26 years of Primary Orthostatic Tremor
You all know the symptoms, more or less. At the beginning you put up with it, believing it is a stable condition, because you're not told that this is an degenerative disease...
Written by pastop, published 13 days ago.
I remember when I was diagnosed, the doctor told me... it is not fatal; you'll just need to learn to live with it! But 10 years later, it is becoming more and more disabling and nobody ever tells you about the secondary effects, which are even more difficult to accept for physicians and for those who live with us.
So, our only "pleasure" is to walk, but then we start having serious problems with our feet, like fissures in our tendons, which need to be immobilized for months, terrible cramps, burning feet, prurigo mainly in those areas that hurt more, feet that refuse to walk and tremors all over the body as soon as we stand still for one second.
This means there can't be obstacles or persons in our way. Escalators are a nightmare when going down; when going up it's a little better, but nevertheless it's very difficult. Even with a cane we can't stop shaking and it immobilizes one of our arms, which we need to hang on anything that passes by. We are told we will not fall, but that's not true. Because of our gait, any trip, any unevenness, makes us fall.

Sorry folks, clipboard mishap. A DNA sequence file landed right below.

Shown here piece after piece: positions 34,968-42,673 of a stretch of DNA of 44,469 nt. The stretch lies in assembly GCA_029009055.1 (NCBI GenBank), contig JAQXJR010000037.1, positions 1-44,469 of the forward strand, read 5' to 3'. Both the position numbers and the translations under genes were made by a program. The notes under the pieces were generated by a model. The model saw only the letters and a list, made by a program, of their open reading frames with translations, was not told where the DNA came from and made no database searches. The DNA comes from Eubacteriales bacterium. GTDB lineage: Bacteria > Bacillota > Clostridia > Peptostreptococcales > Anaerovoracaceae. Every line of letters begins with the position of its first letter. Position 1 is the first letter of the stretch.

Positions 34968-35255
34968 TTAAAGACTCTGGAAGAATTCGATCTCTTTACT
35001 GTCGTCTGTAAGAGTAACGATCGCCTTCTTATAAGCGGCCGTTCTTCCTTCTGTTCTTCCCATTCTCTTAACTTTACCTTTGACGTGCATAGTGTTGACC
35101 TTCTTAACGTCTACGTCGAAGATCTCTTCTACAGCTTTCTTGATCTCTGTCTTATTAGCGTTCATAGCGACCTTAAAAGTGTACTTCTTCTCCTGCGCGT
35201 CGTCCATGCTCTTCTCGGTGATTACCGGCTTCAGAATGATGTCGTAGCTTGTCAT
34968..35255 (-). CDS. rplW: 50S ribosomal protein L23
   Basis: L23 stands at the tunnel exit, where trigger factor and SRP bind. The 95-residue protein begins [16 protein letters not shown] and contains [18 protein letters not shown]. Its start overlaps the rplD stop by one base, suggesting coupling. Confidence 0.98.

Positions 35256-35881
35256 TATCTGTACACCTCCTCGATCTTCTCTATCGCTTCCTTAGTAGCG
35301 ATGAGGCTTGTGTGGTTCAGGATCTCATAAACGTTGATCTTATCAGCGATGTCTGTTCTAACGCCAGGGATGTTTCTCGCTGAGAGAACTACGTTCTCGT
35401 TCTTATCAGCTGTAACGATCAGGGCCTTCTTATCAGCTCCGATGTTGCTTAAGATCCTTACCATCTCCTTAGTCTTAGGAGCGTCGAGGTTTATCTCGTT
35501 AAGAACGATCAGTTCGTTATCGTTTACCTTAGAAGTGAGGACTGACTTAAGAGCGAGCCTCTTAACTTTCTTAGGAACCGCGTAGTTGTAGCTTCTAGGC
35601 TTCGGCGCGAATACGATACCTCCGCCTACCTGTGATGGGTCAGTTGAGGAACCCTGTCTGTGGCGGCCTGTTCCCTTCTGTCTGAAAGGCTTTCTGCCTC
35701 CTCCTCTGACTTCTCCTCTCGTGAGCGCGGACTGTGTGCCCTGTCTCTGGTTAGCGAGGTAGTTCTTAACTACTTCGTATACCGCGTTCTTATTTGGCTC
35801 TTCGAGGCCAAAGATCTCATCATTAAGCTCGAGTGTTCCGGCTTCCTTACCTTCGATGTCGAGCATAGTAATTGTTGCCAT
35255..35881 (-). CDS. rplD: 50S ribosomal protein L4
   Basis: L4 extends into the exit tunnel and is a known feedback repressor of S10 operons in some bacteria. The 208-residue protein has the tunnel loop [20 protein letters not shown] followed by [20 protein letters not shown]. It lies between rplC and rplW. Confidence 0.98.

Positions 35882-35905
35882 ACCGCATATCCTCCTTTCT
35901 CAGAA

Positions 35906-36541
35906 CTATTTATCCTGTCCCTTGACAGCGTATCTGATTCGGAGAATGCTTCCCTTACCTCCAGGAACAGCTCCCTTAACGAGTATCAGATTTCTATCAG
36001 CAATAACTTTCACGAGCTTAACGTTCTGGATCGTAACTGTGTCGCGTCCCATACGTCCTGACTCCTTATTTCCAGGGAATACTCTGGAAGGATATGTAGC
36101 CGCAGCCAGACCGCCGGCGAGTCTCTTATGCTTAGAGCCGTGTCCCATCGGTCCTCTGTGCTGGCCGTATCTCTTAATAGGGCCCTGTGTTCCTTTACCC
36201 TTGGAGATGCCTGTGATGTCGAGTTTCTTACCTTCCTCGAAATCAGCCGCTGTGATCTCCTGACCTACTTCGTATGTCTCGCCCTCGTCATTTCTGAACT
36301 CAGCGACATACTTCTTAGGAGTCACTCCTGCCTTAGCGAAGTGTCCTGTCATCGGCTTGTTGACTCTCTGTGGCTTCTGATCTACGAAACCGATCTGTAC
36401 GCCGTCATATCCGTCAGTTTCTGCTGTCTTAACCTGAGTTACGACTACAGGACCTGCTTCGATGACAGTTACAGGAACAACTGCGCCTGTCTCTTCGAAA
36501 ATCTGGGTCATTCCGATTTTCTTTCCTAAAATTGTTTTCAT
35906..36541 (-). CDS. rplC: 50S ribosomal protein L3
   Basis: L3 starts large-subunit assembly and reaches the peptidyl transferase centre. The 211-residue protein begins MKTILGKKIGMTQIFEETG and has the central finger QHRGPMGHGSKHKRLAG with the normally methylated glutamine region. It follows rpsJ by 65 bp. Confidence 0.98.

While we walk, we cannot speak or look around, otherwise we lose our balance. It happened to me and I ended up spending 3 days at the emergency room, with nobody to call, a fracture of the orbital bone with a risk of sinking of the eye, a dead tooth, an occlusion to be re-examined, prohibition to blow my nose for 2 months to prevent the risk of infection to the incision under the eye; waiting one year to regain facial sensitivity and having to buy a new pair of glasses because 6 months later I keep seeing double.
I know this may seem a dark picture, but it is useful to inform doctors and those who ignore us on how things are. But I hold out, I go up and down my 6 stairways every day, I catch the underground and the bus to go to the dentist, the ophthalmologist, the osteopath and to see my doctor; I take the plane and the train for my lonely holidays. It's a hell, but it's my life.